THE FIRST ATTEMPT TO MOVE A CIRCUS BY RAIL
A few weeks before the time for opening the circus season the horses are taken in, stabled, groomed and fed with grain to get them “hard” and in good condition for work. The wagons are overhauled, painted and gilded, and, if necessary, new ones are built. The various agents are by this time hard at work, each having his particular duties to perform.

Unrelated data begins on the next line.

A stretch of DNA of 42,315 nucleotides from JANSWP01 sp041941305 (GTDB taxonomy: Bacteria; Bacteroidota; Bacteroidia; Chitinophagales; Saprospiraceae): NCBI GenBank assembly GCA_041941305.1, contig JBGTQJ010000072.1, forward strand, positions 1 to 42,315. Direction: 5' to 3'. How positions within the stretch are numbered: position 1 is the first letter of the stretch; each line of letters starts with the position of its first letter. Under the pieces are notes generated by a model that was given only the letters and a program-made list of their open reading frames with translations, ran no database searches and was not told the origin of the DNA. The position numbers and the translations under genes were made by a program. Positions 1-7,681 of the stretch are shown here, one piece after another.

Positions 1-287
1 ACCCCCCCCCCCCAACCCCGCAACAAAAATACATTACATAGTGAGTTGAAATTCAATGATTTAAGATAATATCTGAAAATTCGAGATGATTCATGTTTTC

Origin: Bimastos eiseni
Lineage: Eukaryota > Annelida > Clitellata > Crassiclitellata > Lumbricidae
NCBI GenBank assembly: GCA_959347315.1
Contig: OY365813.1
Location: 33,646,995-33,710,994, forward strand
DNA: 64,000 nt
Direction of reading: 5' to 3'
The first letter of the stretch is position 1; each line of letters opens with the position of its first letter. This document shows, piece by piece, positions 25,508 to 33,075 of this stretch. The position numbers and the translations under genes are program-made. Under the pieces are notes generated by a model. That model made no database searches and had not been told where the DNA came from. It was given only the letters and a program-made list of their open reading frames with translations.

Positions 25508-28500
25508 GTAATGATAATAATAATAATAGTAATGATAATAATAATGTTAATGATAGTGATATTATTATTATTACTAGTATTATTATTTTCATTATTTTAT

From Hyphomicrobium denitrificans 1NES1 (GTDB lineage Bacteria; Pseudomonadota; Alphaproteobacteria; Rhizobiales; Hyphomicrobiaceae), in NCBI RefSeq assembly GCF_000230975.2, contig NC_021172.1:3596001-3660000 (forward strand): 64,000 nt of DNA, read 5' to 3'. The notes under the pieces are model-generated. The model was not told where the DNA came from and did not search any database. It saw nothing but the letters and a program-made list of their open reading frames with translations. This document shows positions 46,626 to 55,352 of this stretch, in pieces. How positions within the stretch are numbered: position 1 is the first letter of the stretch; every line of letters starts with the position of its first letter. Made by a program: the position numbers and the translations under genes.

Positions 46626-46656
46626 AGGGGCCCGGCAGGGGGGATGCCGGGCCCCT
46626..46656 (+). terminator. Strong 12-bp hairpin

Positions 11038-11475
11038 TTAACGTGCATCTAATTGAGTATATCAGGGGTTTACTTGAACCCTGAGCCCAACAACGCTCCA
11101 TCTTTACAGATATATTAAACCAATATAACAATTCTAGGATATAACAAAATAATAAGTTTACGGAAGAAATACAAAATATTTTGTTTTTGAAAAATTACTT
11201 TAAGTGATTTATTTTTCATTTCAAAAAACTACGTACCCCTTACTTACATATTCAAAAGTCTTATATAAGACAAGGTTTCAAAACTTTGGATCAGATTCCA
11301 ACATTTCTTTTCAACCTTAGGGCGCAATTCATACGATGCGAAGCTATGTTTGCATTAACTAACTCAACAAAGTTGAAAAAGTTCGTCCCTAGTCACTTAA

Previous to 1872 the “railroad circus” was an unknown quantity. Like all other circuses of that day, the big show of which I was the manager traveled by wagon. During our first season our receipts amounted in round numbers to $400,000, exclusive of side shows, concerts and candy stands. Of course we showed in towns of all sizes and our daily receipts ranged from $1,000 to $7,000. Finding that the receipts in the larger towns were frequently twice and three times as much as in the smaller ones, I became convinced that we could at least double our receipts if we could ignore the small places and travel only from one big town to another, thereby drawing the cream of the trade from the adjacent small towns instead of trying to give a separate exhibition in each. This was my reason for